Over and out. For four days this past week I made my way to the library to finish up and fulfill my added contract hours before I was willing to say I was fully retired. On Thursday I spent four hours with the new librarian going over everything I could think she'd need to know to make her start-up as easy as possible. I am pretty sure all I accomplished was scaring her to death. Right before I locked up the library for the last time I took a telephone call from an angry parent about a fine. And when I say angry, I mean off-the-charts angry. As I reflected on it later, I couldn't believe that my last parental interaction was so awful, one of the worst I've ever encountered in my 37 years of teaching. I think there was a subliminal message in it probably. Something like, "this is one of the reasons you are leaving." Sigh. Anyway, I made it. I cleaned up my spaces, turned in my keys and school credit card. I am done. Retired! Over and out.
Sunburned: On my first day (Friday) of full retirement, after an early morning dental appointment, I decided to lay in the sun for ten minutes, just to gt a little color on my cheeks. Instead, I fell asleep and when I awoke my head fortunately was in the shadows of a tree but not my feet. First day of retirement and I burned my feet. Oh brother.
Whistler: We just arrived at Whistler, BC for a week of happy vacationing and communing with nature. We love it here. The place is so gorgeous, surrounded by mountains and lakes, with bike trails, golf courses, and lots of things to do. Our eldest daughter is joining us for a few days. She just called after having her car battery die on the trip up, so she is a bit delayed.
Reading: I realized this week how deeply I was affected by my impending retirement the past month. A sort of malaise descended on me and I was just drained emotionally, crying at a drop in the hat. This really impacted my reading time. I just didn't have the attention span to read much more than a few poems at night before going to bed. This week the cloud of malaise lifted and I found my way back to books and was even able to finish a few of them.
- Strange the Dreamer by Laini Taylor---a favorite author of the Daughter of Smoke and Bone series. This book is the first book in a new series set in a magical land of Gods and monsters and one really precious person, Strange the Dreamer. The book ends on a cliff-hanger so I don't recommend it until the second book of the duology is published. Audiobook.
- Wolf by Wolf by Ryan Graudin---another blogger recommended this book to me and it has been sitting on my bedside table literally all school year. I finally finished it in time to turn it in with my school laptop and iPad. I had to return everything. Finally I had the incentive to finish the book and enjoyed it quite a lot. I hope to review it soon. Print.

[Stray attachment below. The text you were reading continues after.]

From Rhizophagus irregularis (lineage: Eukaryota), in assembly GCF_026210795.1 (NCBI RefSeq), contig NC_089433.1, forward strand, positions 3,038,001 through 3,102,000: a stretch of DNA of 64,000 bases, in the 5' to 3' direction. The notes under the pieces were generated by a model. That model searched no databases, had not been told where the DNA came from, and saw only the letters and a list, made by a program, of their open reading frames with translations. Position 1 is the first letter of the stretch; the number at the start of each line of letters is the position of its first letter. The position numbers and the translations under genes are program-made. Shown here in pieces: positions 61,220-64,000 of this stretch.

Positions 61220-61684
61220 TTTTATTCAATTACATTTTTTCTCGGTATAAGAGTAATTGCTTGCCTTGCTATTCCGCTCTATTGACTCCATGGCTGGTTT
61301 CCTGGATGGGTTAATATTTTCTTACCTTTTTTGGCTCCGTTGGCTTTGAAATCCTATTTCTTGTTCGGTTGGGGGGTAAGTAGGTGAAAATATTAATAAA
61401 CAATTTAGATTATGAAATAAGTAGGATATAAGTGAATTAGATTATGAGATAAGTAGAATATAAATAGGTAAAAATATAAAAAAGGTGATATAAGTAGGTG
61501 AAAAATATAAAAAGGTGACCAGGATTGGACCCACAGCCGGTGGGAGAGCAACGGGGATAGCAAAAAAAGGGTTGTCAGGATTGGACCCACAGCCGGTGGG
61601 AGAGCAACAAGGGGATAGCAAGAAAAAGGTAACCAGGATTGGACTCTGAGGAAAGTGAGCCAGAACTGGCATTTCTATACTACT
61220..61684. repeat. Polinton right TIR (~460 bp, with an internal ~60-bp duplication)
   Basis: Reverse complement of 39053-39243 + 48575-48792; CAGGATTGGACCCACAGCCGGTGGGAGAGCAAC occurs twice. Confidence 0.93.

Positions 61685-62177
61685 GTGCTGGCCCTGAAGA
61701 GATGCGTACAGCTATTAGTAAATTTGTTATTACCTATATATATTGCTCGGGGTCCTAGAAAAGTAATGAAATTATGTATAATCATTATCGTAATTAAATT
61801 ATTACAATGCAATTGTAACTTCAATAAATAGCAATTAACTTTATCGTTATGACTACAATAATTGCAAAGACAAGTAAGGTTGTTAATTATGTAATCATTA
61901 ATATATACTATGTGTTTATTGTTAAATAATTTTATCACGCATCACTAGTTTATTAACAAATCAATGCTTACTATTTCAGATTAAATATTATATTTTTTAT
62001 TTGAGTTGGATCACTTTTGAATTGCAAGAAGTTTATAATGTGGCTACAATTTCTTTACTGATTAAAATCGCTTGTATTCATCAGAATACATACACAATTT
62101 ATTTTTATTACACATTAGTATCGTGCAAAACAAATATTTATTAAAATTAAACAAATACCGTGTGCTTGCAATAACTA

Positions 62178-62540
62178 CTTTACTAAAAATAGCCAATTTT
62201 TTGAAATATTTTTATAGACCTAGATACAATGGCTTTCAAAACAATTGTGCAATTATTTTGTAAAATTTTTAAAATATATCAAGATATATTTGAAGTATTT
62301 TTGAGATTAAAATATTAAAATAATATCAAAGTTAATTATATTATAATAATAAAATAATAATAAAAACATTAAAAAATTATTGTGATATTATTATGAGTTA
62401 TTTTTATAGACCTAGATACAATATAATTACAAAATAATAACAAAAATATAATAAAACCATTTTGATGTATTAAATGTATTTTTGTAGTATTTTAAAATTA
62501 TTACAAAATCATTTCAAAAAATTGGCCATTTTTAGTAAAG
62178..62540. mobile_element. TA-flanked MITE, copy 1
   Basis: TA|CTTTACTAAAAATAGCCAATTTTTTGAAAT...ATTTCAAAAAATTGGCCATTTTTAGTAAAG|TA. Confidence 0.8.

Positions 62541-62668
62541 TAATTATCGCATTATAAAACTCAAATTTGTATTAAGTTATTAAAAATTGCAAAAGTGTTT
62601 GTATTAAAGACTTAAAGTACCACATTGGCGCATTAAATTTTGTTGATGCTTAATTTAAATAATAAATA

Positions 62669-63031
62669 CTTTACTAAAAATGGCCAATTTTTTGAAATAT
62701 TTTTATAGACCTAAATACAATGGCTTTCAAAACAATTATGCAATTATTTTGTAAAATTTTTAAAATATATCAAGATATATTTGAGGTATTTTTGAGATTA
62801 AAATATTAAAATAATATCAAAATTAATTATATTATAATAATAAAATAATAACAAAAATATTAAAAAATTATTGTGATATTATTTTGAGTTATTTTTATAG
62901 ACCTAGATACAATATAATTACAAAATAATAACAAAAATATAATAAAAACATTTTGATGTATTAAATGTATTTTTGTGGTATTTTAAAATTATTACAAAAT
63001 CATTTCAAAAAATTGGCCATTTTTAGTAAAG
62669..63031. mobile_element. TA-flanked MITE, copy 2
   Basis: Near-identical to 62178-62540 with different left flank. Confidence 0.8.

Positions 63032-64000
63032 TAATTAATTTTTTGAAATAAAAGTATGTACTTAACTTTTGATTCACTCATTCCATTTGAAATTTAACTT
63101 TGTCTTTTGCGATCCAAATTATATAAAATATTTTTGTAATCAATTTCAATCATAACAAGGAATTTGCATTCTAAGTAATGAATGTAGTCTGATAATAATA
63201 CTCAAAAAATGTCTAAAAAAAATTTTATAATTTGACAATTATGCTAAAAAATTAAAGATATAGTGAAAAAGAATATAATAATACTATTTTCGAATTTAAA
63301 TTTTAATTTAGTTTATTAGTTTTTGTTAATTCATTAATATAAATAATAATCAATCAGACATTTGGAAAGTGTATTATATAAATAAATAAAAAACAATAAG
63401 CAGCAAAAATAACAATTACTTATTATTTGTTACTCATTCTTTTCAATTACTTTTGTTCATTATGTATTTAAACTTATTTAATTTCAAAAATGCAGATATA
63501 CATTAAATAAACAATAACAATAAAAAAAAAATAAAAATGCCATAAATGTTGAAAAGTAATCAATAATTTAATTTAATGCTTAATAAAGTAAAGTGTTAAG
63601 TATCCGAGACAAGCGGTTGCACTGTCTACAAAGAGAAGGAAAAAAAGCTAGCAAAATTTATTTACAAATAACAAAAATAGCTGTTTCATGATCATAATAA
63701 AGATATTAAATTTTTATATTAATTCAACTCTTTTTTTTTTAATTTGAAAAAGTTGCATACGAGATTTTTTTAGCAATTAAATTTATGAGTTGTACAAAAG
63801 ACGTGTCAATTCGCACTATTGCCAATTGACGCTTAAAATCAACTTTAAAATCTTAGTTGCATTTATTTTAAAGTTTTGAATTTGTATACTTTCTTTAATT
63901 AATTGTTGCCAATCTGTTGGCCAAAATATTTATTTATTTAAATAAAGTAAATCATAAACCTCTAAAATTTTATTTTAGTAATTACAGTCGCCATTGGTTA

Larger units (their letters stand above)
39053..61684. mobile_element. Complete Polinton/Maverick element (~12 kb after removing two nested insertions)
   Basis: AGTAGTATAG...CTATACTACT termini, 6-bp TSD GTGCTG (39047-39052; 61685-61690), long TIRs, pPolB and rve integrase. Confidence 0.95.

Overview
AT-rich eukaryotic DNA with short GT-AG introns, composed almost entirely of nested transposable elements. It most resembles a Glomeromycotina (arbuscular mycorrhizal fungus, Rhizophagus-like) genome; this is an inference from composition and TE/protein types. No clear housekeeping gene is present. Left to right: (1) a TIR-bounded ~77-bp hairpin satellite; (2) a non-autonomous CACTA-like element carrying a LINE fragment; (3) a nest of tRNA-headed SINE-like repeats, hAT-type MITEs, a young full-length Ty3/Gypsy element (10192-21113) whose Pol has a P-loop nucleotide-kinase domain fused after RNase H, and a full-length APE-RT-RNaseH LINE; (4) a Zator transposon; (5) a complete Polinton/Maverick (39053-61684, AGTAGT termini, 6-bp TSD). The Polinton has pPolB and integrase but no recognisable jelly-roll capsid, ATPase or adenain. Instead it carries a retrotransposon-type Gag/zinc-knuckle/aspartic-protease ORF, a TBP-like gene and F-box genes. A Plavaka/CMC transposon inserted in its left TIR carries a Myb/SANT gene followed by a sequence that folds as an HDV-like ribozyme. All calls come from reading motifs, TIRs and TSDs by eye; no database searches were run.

- The Little Book of Hygge by Meik Wiking---what makes Danes the happiest people on earth? Why hygge, of course. This book tells the reader all about it. Though the point was belabored I did enjoy it and the concept of making one's life and interactions more cozy and comfortable. Print.
- Milk and Honey by Rupi Kaur---a book of poetic prose about sexual abuse and learning to love oneself. Very touching. 90% complete. Print.
- The Book of Unknown Americans by Christina Henriquez---I downloaded this book last summer as part of the free audiobook summer giveaway at SYNC Audiobooks. I am finally getting to it. 20% complete. Audiobook.
- The Underground Railroad by Colson Whitehead---This Pulitzer Prize winner came available on my library account so I had to jump or go back in the queue for another long wait to listen to it. Don and I started it today for our trip to Canada. 35%. Audiobook.
In my book bag as possible reads for the week. Now that I don't have an iPad, I am back to print or audio books only, no ebooks. I stuffed a laughable number of books in a bag this morning to see what fits my fancy this week:
- The Four Things that Matter Most by Ira Byock, MD.---my mother just gave me and my siblings this book and wants us to read it. It really touched her.
- A Girl Called Vincent by Krystyna Goddu--- a junior book about the poet Edna St. Vincent Millay
- American Street by Ibi Zoboi--- one of my student readers highly recommended this book to me. Thought I should honor her and read it.
- Reader, I Married Him: Stories Inspired by Jane Eyre edited by Traci Chevalier--- I like reading short stories on vacation.
- Every Last Cuckoo by Kate Maloy---this coming month's book club selection.
- The Dead Inside: a True Story by Cyndy Etler--- a new memoir about the horrors of the drug treatment program called Straight, Inc. I read these types of books with horrified fascination.
Go ahead and laugh. Even I didn't realize how many books I brought until I started listing them here.
I'm off to make spaghetti dinner, a vacation staple.